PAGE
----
Increased remittances lead to increased banking activities especially in regions where people send cash through banks. To begin with remittances increase bank deposits and credit, which in turn increase the amount of loanable funds. It has been observed that a 1% increase in remittance results in a 2 % increase in deposits. To elaborate, in a census conducted in Mexico, it was observed that municipalities that have a lot of individuals receiving remittances also have more deposit per capital (Fajnzylber & Lopez, 2008,11-12).
6.) Impact of remittances on real exchange rate?
Remittances increase the supply of foreign exchange in a country, which makes the local currency to appreciate. As a result, imports become cheap and the country spends less on essential imports.
Local Currency                                                                                                                                                                                                           Supply (S2)
600                                                                  Equilibrium (2)            Supply (S1)
500                                                                                          Equilibrium (1)
250                                                                                          Demand for US$
250                  500      750                  US$
From the diagram, an increase in foreign exchange shifts the supply curve from S2 to S1. In turn, the amount of local currency needed to buy dollar changes from 600 local currencies for $ 500, to about 500 local currencies for $750. Therefore, an increase in foreign remittances leads to appreciation of local currency.
Role of “sterilization” of remittances in this process?
Remittances may have negative effects on government policies. It is estimated that doubling of remittances in Latin America may lead to between 3% and 24% increase in real exchange of local currency. In general, such an increase would make a country’s exports more expensive, which would reduce the volumes exported. Therefore, in order to ensure that monetary and fiscal policies are effective, the government may be forced to sterilize these remittances. A popular method may be the use of bonds to buy these foreign exchange.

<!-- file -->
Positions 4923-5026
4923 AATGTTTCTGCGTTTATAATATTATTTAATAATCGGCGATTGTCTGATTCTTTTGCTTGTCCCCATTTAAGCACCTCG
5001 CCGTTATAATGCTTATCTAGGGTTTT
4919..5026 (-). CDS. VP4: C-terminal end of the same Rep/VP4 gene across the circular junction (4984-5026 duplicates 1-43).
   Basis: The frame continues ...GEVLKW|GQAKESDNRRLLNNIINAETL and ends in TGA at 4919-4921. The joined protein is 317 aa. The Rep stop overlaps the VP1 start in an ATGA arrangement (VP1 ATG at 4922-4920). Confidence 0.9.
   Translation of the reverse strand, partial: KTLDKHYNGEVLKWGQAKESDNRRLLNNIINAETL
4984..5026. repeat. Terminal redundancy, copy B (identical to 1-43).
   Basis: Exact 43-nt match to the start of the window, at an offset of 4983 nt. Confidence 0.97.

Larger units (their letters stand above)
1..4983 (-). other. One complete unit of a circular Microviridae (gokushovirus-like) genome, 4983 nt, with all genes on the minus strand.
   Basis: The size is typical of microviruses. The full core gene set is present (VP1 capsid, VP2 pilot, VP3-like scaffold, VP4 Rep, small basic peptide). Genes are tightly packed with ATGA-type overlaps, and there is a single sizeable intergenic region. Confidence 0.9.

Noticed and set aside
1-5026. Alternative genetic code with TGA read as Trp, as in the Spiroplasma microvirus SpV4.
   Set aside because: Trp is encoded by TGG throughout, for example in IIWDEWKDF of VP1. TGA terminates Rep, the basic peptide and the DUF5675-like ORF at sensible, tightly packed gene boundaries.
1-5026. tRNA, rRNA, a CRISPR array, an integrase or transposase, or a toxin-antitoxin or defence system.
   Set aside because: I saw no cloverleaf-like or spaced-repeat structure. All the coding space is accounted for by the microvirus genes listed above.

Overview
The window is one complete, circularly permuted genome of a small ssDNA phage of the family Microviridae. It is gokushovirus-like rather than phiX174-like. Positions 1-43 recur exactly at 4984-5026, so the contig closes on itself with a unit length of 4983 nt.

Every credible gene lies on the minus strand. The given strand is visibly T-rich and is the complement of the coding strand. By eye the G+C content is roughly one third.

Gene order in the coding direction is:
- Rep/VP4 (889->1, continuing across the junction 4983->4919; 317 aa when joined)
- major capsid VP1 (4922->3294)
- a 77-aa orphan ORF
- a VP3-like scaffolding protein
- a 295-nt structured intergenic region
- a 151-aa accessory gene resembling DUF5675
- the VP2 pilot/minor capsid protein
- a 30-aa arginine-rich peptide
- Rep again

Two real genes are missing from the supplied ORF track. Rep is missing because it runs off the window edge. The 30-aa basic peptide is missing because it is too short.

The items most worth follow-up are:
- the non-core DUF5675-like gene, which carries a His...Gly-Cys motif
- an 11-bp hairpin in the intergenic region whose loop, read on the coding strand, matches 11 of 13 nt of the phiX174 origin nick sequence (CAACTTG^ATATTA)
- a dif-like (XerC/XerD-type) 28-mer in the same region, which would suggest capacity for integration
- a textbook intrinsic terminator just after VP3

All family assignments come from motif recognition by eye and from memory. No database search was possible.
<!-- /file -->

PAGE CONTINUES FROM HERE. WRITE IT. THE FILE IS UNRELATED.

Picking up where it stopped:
• Policies or actions undertaken to encourage investment out of remittances.

In Peru, individuals are able to access government backed mortgage if they have at least 5% of the home value in an overseas account. The interest rate for this mortgage is 3% as long as the borrower pays the funds when they are due. In light of this, individuals are enticed to invest remittances in durable products.
In Mexico, the “Su Pedacito de Mexico” the government offers a mortgage program that is similar to that of Peru. Generally, an individual is able to access a government-owned mortgage if he/she has more than 5% of the value of the house in a foreign account. Similarly, the rate for this mortgage is 3% for the first three month if he/she makes prompt payments for the instalments in the first six months.
Fajnzylber, P., & Lopez, J. (2008). Remittances and Development: Lessons from Latin America. Washington, DC: World Bank
Pateman, R., & Cramer, M. (1996). Bolivia: Cultures of the world. New York, NY: Marshall Cavendish Benchmark.
Sachs, J. (1999). Developing Country Debt and Economic Performance, Volume 2: Country Studies Argentina, Bolivia, Brazil, Mexico. London, UK: University of Chicago Press.